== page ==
US Defense Secretary Chuck Hagel, right, shakes hands with Rep. Rodney Frelinghuysen, who said the president's OCO request demands close oversight. (JIM WATSON/AFP/Getty Images)
- Filed Under
WASHINGTON — Senior congressional Republicans are vowing to closely scrub President Barack Obama’s new war-funding request, with one saying it “cries out for oversight.”
On Thursday, just as both chambers were wrapping up work before a weeklong July 4 recess, the White House — after months of delays — submitted a $58.6 billion overseas contingency operations (OCO) spending proposal. It seeks $6 billion for new weapon systems, including armed drones, bombs, vehicles and military aircraft.
GOP congressional staffers gave the request an initial review, and by late afternoon, Republican members turned up the rhetoric in public statements.
“This $60 billion budget request for overseas operations is nearly five months late and cries out for oversight,” House Appropriations Defense subcommittee Chairman Rep. Rodney Frelinghuysen, R-N.J., told CongressWatch in a statement.
“In coming weeks, our subcommittee will examine this proposal in detail to make sure it fully supports and protects our deployed war fighters,” he said. “ And, given the gains of [the Islamic State in Iraq and the Levant] in Iraq and Syria, continuing uncertainty in Afghanistan, growing chaos in Libya and terrorism rearing its head across the globe, our committee will expect answers.”
House Armed Services Committee Chairman Rep. Buck McKeon, R-Calif., warned the Obama administration that “Congress is not a rubber stamp.”
“The administration delayed this proposal for over four months and now appears to be in a rush to deliver it to the Hill with little detail on how the department would spend the money,” McKeon said. “The Armed Services Committee will examine the proposal closely, once it is actually transmitted and details are provided.”
The HASC chairman signaled he will call Pentagon and administration witnesses to testify about the OCO request, saying he has a list of questions.
“First, how does OCO reset the equipment returning from hard combat in Afghanistan? Is this request more realistic than the artificially low requests of the past that ultimately harmed readiness?” McKeon said. “And how does the president’s new $5 billion counterterrorism fund differ from programs we are already resourcing?”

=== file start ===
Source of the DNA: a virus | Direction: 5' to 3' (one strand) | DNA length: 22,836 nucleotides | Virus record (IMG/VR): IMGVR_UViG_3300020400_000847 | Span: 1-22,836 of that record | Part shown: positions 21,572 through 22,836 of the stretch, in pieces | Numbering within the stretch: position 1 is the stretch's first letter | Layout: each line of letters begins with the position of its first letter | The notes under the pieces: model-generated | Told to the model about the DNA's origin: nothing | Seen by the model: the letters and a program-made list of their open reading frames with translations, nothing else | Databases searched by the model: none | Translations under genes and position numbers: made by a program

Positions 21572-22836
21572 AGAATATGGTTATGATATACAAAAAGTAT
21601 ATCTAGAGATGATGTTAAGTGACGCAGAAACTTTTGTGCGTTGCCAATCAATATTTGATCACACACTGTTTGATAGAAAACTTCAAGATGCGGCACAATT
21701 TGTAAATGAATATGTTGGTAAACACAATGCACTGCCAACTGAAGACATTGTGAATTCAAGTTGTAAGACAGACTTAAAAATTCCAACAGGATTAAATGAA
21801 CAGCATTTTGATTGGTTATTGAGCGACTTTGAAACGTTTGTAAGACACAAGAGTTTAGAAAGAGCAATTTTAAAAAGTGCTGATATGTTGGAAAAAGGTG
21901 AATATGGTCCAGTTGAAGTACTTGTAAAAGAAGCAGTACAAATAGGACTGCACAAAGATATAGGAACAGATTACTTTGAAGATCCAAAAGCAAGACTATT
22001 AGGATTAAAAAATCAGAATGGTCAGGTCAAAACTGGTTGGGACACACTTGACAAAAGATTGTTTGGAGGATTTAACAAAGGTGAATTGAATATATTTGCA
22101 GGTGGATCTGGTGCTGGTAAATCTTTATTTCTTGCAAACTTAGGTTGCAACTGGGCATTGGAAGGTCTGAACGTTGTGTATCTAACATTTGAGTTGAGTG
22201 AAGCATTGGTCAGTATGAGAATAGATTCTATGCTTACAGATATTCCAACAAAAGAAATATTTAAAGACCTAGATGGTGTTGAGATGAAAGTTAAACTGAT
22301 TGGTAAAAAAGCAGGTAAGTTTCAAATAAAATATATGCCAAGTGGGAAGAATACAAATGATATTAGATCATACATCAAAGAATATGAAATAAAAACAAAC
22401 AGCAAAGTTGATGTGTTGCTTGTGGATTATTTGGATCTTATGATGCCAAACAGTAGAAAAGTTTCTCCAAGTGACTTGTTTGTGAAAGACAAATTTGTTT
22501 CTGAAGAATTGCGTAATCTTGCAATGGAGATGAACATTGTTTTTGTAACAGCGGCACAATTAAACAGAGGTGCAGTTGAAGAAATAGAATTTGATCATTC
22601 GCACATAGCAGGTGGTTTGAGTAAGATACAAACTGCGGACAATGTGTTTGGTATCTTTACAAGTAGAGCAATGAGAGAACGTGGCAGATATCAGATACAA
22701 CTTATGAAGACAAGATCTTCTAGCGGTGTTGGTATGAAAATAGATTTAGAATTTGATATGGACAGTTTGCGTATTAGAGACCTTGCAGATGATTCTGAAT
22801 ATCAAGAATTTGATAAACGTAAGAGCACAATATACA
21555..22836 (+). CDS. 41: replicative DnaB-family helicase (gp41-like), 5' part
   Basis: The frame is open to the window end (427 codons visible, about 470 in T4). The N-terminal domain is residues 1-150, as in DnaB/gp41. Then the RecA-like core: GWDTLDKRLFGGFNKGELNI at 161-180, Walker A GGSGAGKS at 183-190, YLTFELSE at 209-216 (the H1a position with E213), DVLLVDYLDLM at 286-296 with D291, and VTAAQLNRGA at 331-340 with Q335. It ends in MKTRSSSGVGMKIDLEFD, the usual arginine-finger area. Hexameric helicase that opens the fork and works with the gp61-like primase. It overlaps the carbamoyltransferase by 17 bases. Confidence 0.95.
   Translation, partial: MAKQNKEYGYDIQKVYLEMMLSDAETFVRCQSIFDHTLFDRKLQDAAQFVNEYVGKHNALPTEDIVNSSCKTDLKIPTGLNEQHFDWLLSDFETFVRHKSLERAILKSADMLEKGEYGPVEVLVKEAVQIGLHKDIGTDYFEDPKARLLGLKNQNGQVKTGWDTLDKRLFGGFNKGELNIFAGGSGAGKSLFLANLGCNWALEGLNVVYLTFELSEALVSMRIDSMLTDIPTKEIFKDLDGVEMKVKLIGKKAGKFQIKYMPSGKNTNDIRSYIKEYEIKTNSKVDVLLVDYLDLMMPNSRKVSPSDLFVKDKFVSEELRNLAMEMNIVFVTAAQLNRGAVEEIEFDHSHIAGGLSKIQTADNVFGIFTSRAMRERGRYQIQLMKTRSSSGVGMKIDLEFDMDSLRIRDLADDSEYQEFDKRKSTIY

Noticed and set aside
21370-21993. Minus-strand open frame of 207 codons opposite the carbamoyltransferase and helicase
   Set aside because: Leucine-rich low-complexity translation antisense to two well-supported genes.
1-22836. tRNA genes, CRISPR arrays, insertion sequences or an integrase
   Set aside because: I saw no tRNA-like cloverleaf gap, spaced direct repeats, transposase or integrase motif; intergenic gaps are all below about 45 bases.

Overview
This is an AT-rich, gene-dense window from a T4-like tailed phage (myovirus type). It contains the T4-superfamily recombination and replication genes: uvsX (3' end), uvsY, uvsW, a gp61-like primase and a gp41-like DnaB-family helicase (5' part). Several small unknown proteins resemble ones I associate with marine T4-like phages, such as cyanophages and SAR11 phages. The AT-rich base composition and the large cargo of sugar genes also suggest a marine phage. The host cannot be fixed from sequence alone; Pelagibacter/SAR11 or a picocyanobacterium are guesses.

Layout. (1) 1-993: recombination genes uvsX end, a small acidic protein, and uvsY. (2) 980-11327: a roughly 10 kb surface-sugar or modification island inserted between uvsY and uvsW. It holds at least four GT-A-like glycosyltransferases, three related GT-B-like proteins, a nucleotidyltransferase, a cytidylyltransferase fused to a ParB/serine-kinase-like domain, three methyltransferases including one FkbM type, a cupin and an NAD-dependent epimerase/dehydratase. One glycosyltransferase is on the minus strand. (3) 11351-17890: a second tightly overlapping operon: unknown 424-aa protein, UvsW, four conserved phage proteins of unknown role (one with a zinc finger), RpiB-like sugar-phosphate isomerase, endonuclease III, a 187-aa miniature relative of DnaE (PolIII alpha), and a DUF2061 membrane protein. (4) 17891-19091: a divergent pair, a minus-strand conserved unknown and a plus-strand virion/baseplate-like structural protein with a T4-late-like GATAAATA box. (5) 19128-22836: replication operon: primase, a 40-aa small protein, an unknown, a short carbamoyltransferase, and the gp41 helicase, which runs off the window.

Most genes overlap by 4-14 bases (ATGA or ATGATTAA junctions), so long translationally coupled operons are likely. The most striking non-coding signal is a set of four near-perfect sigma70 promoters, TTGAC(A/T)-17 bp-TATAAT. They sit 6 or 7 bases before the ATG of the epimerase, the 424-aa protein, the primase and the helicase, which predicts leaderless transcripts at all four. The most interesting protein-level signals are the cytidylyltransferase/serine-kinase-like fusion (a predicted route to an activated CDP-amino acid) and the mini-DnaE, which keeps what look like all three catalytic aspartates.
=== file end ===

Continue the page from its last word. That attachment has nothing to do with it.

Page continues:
Senate Armed Services Committee Ranking Member Sen. James Inhofe, R-Okla., said Thursday he also wants to see the details of just what the Obama administration intends to spend the OCO monies on.
“The number isn’t important, it’s what we should use it for,” Inhofe told reporters. “And what I think we should do is authorize where it should go … and how it should be used.”
The House and Senate Armed Services committees, as well as the House Appropriations Committee, moved forward with their bills without having the OCO request.
Inhofe said lawmakers “will make time” to scrub the request, when it finally arrives at the Capitol, and make adjustments to the administration’s spending proposals.
Democrats largely remained mum about the OCO request after it hit Capitol Hill.
Those who did comment provided the White House with political cover, applauding the administration for including funds to arm and train Syrian rebels and a proposed new counterterrorism fund.
“I support the president’s overseas contingency operation funding request, including the Counter-Terrorism Partnerships Fund and Regional Stabilization Initiative,” SASC Chairman Sen. Carl Levin, D-Mich., said in a statement.
“In light of recent events in Iraq and Syria, this is appropriate spending,” Levin said. “The request includes $500 million to train and equip vetted elements of the Syrian opposition, which closely matches language approved by a strong bipartisan majority on the Armed Services Committee during our consideration of the defense authorization bill.”
Sen. Bob Casey, D-Pa., a Senate National Security Working Group member, said, “I welcome the president’s request for authorization to provide training and equipment for vetted, moderate Syrian opposition fighters.
“The Syrian opposition is confronting the brutality of the Assad’s regime and its Hezbollah allies as well as the extreme violence of [ISIL] and its supporters, which are trying to destabilize the entire region,” Casey said.
“This request includes a Regional Stabilization Initiative that would help our partners in the region manage the effects of the fighting in Syria, which are spilling over its borders,” he said. “Instability in the region not only strengthens [ISIL] but the Iranian regime, Hezbollah and Assad. This decision is in our national security interest.” ■